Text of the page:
Throughout the book are little "side-notes" covering things like "What Could Go Wrong?" when owning and operating a seaplane (with a handy table of effects), period RADAR and how it worked, and ideas on how to work Amelia Earheart into the story, if you so choose. Those are just a few examples, but these are strung througout the book and are super helpful and creative ideas to help a Game Master run a game in this setting. 

The section covering seaplanes from the era is pretty exhaustive and includes lots of photographs. There are also stats and information on aircraft carriers, cruisers, submarines, etc. 

One thing I found very interesting regards Vincent Astor, the son of John Jacob Astor (who died when the Titanic sank), and how connected he was to politicians of the day (including President Roosevelt) and how he was able to use his position and wealth to essentially carry out a "vacation cruise" in the area that was actually a covert mission to gather intelligence on the Japanese military. 

The five adventures included in the book truly portray the pulp era well, and include a lot of cool pulp staples, including crashed airplanes, zombies, ghost ships, mysterious diseases, animal-human hybrids, tribal medicine, ancient treasures and lost civilizations... this is great stuff, sure to spark your imagination.

Who Will Like It:
Obviously if you're a fan of the pulp era, then this book is right up your alley. Even if you're not actively involved in a campaign right now, there is plenty here that just makes good, fun, light reading for those interested in the subject matter. Fans of "Raiders of the Lost Ark," World War II history, and "Tales of the Gold Monkey," just as examples, would probably all enjoy this book. 

In terms of running a game with this book, I think the Savage Worlds system totally fits the bill. I think it could also work with the Forbidden Kingdom setting written for d20 Modern. Lastly, given the time period, I think a pulp-era Call of Cthulhu game (using your system of choice) would totally work here. The adventures in Heroes of Rura-Tonga include plenty of scenes and other-worldly creatures that would call for some Sanity Checks.

HEROES OF RURA-TONGA


Hanging: Home office (laptop)
Drinking: Firestone Walker Double Jack
Listening: "Stella by Starlight" by Miles Davis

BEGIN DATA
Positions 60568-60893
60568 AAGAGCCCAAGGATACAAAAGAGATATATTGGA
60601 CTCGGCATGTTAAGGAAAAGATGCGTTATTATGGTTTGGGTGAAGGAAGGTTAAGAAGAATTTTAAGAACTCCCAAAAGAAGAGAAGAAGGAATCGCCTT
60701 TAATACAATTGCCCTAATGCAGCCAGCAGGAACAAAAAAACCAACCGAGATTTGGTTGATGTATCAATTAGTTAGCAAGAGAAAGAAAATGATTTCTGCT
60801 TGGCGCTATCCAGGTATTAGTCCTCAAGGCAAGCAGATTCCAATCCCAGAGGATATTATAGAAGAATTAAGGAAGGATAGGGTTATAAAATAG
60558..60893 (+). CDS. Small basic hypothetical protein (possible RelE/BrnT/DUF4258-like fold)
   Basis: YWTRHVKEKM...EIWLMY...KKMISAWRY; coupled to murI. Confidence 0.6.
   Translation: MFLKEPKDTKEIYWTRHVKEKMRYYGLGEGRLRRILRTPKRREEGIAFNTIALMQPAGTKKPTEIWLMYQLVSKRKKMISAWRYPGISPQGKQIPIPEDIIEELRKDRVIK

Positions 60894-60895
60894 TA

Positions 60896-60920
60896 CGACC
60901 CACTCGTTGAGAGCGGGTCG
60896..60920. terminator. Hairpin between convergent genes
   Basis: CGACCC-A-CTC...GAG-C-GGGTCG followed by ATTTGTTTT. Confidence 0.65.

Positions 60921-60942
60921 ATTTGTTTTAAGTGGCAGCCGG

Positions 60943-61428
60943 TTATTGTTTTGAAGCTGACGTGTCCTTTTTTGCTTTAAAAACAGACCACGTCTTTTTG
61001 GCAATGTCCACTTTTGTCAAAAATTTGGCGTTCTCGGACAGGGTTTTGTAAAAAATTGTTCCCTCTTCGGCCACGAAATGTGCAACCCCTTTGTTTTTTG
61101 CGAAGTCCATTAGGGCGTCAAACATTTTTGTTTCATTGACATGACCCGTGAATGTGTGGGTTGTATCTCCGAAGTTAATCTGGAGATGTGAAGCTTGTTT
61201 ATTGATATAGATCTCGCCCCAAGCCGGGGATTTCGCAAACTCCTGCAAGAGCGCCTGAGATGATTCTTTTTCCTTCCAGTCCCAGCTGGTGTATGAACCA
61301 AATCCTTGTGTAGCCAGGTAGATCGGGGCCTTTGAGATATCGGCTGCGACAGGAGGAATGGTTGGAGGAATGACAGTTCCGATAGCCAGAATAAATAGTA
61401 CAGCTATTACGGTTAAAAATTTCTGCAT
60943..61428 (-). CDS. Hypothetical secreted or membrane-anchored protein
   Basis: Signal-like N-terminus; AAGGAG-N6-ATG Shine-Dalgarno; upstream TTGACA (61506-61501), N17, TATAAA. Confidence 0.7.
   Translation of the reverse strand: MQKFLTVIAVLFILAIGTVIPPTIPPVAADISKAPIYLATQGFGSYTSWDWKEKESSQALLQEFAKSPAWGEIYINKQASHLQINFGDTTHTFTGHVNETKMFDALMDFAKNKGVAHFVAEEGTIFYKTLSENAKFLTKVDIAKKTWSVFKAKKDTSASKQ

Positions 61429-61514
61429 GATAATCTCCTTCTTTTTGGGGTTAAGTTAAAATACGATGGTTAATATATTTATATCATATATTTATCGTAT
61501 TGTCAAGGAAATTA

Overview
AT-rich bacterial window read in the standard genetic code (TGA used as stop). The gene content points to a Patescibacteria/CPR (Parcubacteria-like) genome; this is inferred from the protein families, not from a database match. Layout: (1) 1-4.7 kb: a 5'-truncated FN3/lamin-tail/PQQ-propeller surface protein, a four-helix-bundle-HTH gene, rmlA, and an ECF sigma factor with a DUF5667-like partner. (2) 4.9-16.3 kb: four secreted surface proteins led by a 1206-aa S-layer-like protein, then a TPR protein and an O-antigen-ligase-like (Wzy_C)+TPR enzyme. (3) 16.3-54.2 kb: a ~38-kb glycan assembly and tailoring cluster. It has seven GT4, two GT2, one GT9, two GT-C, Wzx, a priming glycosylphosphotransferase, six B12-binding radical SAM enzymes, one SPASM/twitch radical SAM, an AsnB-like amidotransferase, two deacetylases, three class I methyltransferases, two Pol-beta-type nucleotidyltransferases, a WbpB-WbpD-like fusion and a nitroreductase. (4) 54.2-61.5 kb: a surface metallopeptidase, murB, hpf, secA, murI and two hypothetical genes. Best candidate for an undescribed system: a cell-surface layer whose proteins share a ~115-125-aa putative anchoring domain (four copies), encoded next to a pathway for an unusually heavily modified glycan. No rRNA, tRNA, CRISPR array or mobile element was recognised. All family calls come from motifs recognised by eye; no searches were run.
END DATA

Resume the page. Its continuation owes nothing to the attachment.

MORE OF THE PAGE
4 comments:

  1. This is relevant to my interests!

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  2. I thought you might like that! A review of your own "Weird Adventures" will also be included as part of my "Pulp Noir Monday" posts in the upcoming weeks. Love that book!

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  3. Very cool. I too was a huge fan of "Gold Monkey" back in the day - and the whole pulp/noir thing in general. (I was probably the only one in my teen peer group who had Casablanca posters on his walls, owned a white felt hat, listened to the Andrews Sisters*, and thought Bogey was the bee's knees.) I've been hankering to run pulp/noir games since the early '80s, but just never found a system that got me in the groove. Over the last few years, I've toyed with doing something using Savage Worlds or TSR's Indiana Jones, inspired greatly by Mr. Schweighofer's Rura-tonga and Pulp Egypt free offerings. But I still didn't feel like anything I'd seen to date was the right system for the game.

    Just recently, though, I've rediscovered the joys of TSR's short-lived but worthy-of-note Buck Rogers: High Adventure Cliffhangers game. I used the system a few days ago to run a very successful first session in my take on the Planet Algol setting, and I really am in love with it. (It seemed to be a hit with my players, also.) After decades of preparation, a true pulp/noir mini-campaign may finally be in the stars for the near future. Needless to say, I'll be keeping a keen eye on your Pulp Monday posts...

    *BTW, RIP Patty Andrews, last of the Sisters, who - coincidentally - just passed away a few hours ago. They don't make entertainers like that anymore. :(

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    Replies
    1. So funny - I was getting ready to comment back and say "I'd love to hear more about your recent game using the Buck Rogers rules..." but you beat me to it! Just checked it out on your blog. :)

      It's funny - although I was a big collector of TSR games back in the day, I never ended up getting "Gang Busters," "Indiana Jones," or any of the "Buck Rogers" stuff, so I don't really know anything about those systems and what made them unique other than the setting.

      So sad about Patty Andrews... did you know that all three girls passed away "in order" (oldest to youngest)? I think of them every year during baseball season when I listen to "Take Me Out to the Ballgame" and of course every Christmas.